Oye Cómo Va

March 18, 2018

If you happen to walk past the quiet Convent Avenue at the intersection with 131st Street on certain afternoons, you may hear, through the thick walls of a building that once used to be a convent, the unmistakable sound of an orchestra at work. It is the sound of the Mott Hall School orchestra.

But don’t let the thickness of those walls fool you. The Mott Hall, a public middle school located at the heart of West Harlem, adjacent to the City College campus, has a strong bond with the community it belongs to and fosters community partnerships as a way to enrich the education of its student body. “This is a school without walls,” stresses Judith De Los Santos-Peña, the school principal since 2015.

Since 1985, the Mott Hall has been providing rigorous instruction to high-achieving students, mostly from Harlem and Northern Manhattan. Admission to the school is competitive and it includes an exam and an interview. Even though the school is famed for its focus on STEM (Science, Technology, Engineering, Mathematics), De Los Santos-Peña is committed to making the arts a key element of the school curriculum.

“The children see themselves as mathematicians and scientists. We want them to also see themselves as artists,” said De Los Santos-Peña, noting that The Mott Hall is transitioning from STEM to STEAM school, the initial for “Art” added to the acronym. She firmly believes that enrichment is done collectively and is only possible through partnerships with other organizations.

One such organization, the Multicultural Music Group (MMG), is a not-for-profit that has been a partner to the Mott Hall School for almost fifteen years. The MMG is responsible for the music that fills in the school corridors and beyond, on Tuesday and Friday afternoons.

Luis Mojica, the executive director of the MMG, founded the organization in 1996, as a response to the need of multicultural representation in school music programs. MMG seeks to connect the ethnical and culturally diverse students of New York City public schools with their musical and historical roots.

The partnership between MMG and the Mott Hall is going well and growing. Today, the school band has 25 children, 5 woodwinds, 5 brass, 10 strings, and 5 percussions. For each group of instruments, there is an instructor that works closely with the players.


Jim Piela, a saxophonist, is one of the instructors that twice a week helps the band members at the Mott Hall hone their music skills.

Piela moved to New York to pursue a career as a jazz musician. Determination has paid off for the 32-year-old Wisconsin-native. Piela, besides working with the MMG, is a member of several jazz music groups, and plays a variety of rhythms, at venues all over his adoptive city. “I have been a professional musician for over a decade,” he says proudly.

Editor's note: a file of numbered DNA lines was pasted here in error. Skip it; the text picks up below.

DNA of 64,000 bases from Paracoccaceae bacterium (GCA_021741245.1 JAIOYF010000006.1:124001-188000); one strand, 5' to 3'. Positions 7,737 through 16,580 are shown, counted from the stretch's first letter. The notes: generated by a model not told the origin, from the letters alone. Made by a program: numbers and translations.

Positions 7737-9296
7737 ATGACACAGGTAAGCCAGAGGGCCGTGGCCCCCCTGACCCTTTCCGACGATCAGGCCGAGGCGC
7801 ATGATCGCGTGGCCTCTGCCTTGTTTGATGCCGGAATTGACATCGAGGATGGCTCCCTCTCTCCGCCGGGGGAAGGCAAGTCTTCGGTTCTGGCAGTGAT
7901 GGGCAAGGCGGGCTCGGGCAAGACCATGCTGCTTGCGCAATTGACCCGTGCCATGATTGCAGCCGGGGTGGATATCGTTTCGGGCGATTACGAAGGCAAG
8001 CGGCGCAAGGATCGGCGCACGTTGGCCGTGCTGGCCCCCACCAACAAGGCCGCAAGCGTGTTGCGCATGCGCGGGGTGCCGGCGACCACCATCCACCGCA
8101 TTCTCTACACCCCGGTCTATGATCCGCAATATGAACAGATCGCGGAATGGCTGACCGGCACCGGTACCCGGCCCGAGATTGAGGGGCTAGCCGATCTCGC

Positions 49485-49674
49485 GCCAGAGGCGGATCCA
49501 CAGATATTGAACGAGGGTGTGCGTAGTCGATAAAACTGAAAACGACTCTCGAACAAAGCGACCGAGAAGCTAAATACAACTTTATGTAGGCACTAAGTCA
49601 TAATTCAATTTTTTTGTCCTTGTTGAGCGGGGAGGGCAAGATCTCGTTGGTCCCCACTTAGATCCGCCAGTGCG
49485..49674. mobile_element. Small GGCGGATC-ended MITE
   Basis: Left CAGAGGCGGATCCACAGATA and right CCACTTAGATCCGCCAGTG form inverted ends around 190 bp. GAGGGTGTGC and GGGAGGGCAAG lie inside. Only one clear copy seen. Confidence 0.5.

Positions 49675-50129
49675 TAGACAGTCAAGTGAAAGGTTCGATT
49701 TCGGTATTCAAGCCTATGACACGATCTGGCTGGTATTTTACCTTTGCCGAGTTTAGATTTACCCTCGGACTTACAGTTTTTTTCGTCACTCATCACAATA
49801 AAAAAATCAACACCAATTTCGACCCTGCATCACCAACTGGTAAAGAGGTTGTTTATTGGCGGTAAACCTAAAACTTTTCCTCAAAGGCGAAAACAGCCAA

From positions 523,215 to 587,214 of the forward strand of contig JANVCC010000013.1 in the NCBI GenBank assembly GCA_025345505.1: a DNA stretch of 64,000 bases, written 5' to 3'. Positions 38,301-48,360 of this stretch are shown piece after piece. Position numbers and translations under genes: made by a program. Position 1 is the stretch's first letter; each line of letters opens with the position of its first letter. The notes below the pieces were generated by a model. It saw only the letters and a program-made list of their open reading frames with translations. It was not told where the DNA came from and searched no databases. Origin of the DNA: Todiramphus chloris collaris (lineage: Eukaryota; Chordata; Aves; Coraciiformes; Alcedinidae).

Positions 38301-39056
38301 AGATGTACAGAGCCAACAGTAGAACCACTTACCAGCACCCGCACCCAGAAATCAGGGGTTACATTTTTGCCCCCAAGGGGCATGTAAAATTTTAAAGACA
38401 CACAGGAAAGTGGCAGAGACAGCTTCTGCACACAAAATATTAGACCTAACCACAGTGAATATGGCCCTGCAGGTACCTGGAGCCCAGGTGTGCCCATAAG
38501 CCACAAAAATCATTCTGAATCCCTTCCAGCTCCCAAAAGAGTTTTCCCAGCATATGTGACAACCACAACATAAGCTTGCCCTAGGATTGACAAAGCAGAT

28-year-old Timofei “Timo” Rosales is an alumnus of the MMG after-school program and a cello player. Through his mother, who is also a musician, he joined the group first as a high school student, and some years later as an instructor. Today, and for the past two years, Rosales is the director of the Mott Hall orchestra. He is elated at the children’s feedback. “Kids like the interactions with other students and making music together,” he says.

Guided by a dedicated group of adult musicians, the true stars of the after-school Mott Hall orchestra are the kids in the band. Among them is Daniela Toribio, a 12-year-old, now in her second year as a member of the band. The 7th grader got her motivation to join the band from her father, an immigrant from the Dominican Republic, who plays percussion. Following on her father’s footsteps, she plays the congas with the band. And she loves every bit of it.

Daniela says that music reflects one’s mood and recognizes that, in order to get the right sound, the artist needs to be inspired and full of positive energy. “If you feel like, I got this, it sounds good,” she says with a wide smile on her face.

Aali Garcia, a 13-year-old, plays the alto saxophone in the band. A jazz lover, Aali says that the after-school music program granted her an opportunity that she had not had before. “And you get to choose your instrument,” she rejoices.

The group of adults that works with these young musicians has nothing but words of praise toward the band members. Delca Ortiz, the coordinator of programs and bilingual guidance counselor at the Mott Hall, says that the children at the school in general, and the kids in the band in particular are truly special.

“The children have enthusiasm for the arts like you don’t see in other places,” insists Ortiz, who has come out of retirement to join the Mott Hall in her current role.

Instructor Piela couldn’t agree more.

“They [the children] are extremely easy to work with. Hopefully, we are inspiring them to do their best and be curious about music,” he says.


On March 27th, from 7 through 9 pm, the band will perform -free of charge- at Aaron Davis Hall, 115 Convent Avenue, in Harlem. The show, The Latin American Diaspora Experience, will showcase symphonic orchestrations related to the culture and people of the major Latino groups in the United States.

For more information, go to multiculturalmusic.org.


Article & photos by Mónica Barnkow

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